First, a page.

Salt Of The Earth

April 7th, 2015 | Film | 0 Comments


Salt of the Earth is German director Wim Wenders‘ incredible documentary (co-directed with Juliano Ribeiro Selgado) about the life and work of Brazilian photographer Sebastiao Selgado. The film is the first I’ve seen of Wenders’ documentaries. I never knew that Wenders, like fellow German director Werner Herzog, actually directed a lot of documentaries in addition to his fictional feature films. And not only is Wenders similar to Herzog in that respect, but the two seem to share a fascination with those who live their lives close to edge of human experience. In Salt of the Earth, Wenders’ subject Selgado journeys to remote locations in Africa, the Middle East, South America, Siberia and other places, to study humans and animals whose lives radically differ from the most of ours in the West in their constant proximity to nature, death, and suffering.

Selgado was born on a farm near a small town in Brazil. He went to university to become an economist, and while there he became involved in leftist student politics and met Lelia, the woman who would become his future wife. In the late 60s, he and Lelia fled Brazil for Paris, for fear of political oppression. There, Selgado decided to abandon his work as an economist and become a professional photographer. Though he began this career simply by taking pictures of sports stuff and weddings, he soon garnered attention when he travelled to Africa and later South America to photograph the struggles of those living there, including various native communities in the latter.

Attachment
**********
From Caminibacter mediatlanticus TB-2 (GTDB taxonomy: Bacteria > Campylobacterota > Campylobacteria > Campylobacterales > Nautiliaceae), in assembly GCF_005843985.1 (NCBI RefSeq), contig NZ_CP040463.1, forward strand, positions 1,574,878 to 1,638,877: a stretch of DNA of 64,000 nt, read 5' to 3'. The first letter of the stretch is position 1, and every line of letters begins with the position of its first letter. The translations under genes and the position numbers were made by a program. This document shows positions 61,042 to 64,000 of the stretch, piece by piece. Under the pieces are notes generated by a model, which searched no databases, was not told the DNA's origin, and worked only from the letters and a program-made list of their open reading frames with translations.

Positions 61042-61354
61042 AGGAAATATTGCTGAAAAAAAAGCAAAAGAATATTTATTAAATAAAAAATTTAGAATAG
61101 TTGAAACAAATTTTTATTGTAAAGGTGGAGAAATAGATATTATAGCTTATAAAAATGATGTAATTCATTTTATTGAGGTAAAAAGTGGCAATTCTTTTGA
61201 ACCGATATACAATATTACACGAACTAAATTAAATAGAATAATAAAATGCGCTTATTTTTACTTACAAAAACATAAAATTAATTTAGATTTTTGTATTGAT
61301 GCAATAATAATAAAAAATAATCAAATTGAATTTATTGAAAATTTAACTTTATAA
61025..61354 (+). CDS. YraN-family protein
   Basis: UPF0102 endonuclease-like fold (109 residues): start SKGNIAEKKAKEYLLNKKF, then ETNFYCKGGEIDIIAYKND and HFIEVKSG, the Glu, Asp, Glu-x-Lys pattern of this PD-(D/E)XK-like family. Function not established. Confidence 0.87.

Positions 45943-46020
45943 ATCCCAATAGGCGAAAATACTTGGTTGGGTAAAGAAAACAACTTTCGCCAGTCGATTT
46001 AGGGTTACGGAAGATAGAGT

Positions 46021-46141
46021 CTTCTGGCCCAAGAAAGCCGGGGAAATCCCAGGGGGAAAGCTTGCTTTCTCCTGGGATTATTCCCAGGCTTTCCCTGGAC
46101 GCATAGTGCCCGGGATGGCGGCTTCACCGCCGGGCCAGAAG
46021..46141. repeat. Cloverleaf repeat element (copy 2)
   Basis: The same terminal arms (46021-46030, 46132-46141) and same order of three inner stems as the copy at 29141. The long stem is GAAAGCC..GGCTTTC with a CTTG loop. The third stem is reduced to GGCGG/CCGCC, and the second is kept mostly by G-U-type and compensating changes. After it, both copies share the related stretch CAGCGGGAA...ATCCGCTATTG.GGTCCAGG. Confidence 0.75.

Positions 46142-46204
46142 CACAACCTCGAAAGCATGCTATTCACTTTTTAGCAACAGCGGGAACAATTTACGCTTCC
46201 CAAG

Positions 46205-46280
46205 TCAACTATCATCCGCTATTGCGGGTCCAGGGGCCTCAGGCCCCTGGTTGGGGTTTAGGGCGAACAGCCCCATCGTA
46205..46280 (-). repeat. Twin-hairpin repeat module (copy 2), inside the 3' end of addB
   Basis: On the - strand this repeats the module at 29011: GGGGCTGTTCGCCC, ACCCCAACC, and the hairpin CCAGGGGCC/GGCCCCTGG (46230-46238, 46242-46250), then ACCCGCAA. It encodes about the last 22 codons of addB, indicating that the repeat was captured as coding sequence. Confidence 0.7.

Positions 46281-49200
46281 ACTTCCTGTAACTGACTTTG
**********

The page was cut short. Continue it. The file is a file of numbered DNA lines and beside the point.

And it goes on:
After many years of travel and work, including photographing the Rwandan Genocide and the burning of the oil fields in Kuwait, Selgado was exhausted from the sheer amount of human suffering he witnessed. On account of a decline in his father’s health, he returned to his family farm in Brazil. There, with his wife and family, he was able to revitalize the forests surrounding it that had been nearly completely destroyed from years of environmental abuse. The effort inspired him to turn to nature photography, in which he found solace and hope for humanity after years of despair as a result of witnessing so many atrocities.